NHEH Publications

Monterey Bay Community Power: The Alternative Energy Program Coming Your Way Soon

While most of the public is in the dark, a significant change is occurring regarding the manner in which electrical power will be managed, purchased, and sold to customers in Monterey, San Benito and Santa Cruz counties. 

What is Monterey Bay Community Power?

Propelled by State legislation, the new Monterey Bay Community Power Authority (MBCPA) will soon be governing our electrical energy supply.  This new Joint Powers Authority, known as a Community Choice Aggregation (CCA) agency, is one of several similar agencies formed within California to procure electrical power as an alternative to purchasing electricity through investor owned utilities, such as PG&E.  These agencies empower counties and cities to pool their energy demands and contract directly with energy generators to enhance the use of renewable energy and reduce greenhouse emissions.  All existing PG&E customers will be automatically enrolled in the new MBCP program.

How was the MBCPA Formed?

The effort to form the MBCPA was led by former Santa Cruz State Senator and California Secretary of State Bruce McPherson, along with organizers based in Santa Cruz County.  Local groups promoting social justice and environmental issues, and organizations such as LEAN Energy US, a CCA consulting firm, were also active in convincing the local elected officials to adopt ordinances creating the new Joint Powers Authority.

CCAs in other States have been established by voter initiative, providing widespread opportunity for public scrutiny and debate.  In California, the Legislature has empowered the governing bodies of cities and counties to establish these new agencies on their own. 

With little media attention, the Boards of Supervisors of Monterey, Santa Cruz and San Benito Counties, and most of the City Councils within the three counties, have voted to approve the formation of the new MBCPA.

How Will the MBCPA Operate?

Delving into how these CCA agencies work reveals a complex and controversial program which deserves close public oversight and attention in its implementation.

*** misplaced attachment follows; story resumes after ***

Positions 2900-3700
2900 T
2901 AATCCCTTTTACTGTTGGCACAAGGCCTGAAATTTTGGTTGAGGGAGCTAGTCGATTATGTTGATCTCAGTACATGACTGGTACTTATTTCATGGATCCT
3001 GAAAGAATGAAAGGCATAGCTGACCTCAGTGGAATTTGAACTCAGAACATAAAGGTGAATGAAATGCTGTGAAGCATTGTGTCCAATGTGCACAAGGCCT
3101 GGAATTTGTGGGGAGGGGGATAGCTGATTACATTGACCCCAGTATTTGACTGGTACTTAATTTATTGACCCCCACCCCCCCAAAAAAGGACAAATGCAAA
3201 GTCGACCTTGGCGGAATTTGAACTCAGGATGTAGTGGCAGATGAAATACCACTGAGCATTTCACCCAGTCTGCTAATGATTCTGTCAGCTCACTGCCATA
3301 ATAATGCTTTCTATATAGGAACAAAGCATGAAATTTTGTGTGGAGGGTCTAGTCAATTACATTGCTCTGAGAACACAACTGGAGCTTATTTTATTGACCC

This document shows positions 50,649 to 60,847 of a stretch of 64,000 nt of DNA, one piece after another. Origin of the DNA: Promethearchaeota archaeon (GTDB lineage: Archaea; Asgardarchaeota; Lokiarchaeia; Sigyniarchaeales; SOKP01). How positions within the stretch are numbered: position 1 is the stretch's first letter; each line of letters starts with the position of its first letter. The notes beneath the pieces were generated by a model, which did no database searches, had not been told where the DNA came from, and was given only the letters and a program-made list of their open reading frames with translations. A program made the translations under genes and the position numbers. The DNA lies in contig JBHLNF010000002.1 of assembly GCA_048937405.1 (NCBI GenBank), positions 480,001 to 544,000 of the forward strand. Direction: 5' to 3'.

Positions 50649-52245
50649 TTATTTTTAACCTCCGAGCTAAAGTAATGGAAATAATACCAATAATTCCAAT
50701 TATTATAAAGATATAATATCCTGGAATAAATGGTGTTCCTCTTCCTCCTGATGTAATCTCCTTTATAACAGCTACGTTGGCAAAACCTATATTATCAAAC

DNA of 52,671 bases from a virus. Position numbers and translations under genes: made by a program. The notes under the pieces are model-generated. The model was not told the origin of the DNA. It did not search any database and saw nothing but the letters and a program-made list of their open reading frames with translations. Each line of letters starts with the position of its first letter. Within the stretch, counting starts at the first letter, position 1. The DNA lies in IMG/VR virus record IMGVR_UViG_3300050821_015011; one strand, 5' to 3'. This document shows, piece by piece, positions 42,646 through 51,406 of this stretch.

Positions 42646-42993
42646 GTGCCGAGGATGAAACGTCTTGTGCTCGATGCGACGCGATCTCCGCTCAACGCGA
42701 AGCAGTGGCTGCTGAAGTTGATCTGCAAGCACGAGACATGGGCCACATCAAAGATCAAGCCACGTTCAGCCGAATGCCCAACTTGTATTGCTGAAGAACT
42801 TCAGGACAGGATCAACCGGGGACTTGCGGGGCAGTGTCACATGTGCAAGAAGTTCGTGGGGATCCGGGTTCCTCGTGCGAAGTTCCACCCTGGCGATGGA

The new MBCPA will be required to establish an Implementation Plan outlining, among other important details, its energy rate structure, its energy contracts and sources of the energy it purchases, as well as cost recovery arrangements with PG&E.  The California Public Utilities Commission will review the Implementation Plan with regard to the cost recovery for PG&E, but rate setting, energy purchasing practices, allocation of costs among participants, and other operational provisions, will be established by the MBCPA.  

Both Marin County (Marin Clean Energy) and Sonoma County (Sonoma Clean Power) have established similar CCA agencies.  Reviewing the Implementation Plans for these CCA’s reveals they purchase a majority of their energy from existing utility suppliers, such as Shell Energy North America, as well as, Calpine, Constellation, and Recurrent.  Because much of this power is purchased from out of state, these energy purchasing practices would not appear to provide local jobs, nor create local renewable energy projects in the near term.

While CCAs in other areas of California, such as Lancaster, with its large expanses of land, have initiated local renewable energy projects, a question arises as to where such renewable energy facilities could be located in our area without putting pressure on the conversion of agricultural land or impacting sensitive habitat areas.  

The renewable energy, greenhouse gas reduction, and social justice goals associated with these CCA agencies are laudable; however, the viability of their implementation in our tri-county area remains uncertain.

Why is Governance and Implementation of the MBCPA is a Key Concern? 

With three counties and potentially 18 cities representing an array of diverse interests, balanced governance of the JPA will be important.  Marin Clean Energy’s annual budget is over $145M, and Sonoma Clean Power’s annual budget is over $165M.  The appointed Board members governing the new MBCP agency will be making hundred-million-dollar decisions regarding energy purchases, local job creation, and local land use decisions, including the potential conversion of agricultural land for renewable energy projects in Monterey, Santa Cruz, and San Benito counties.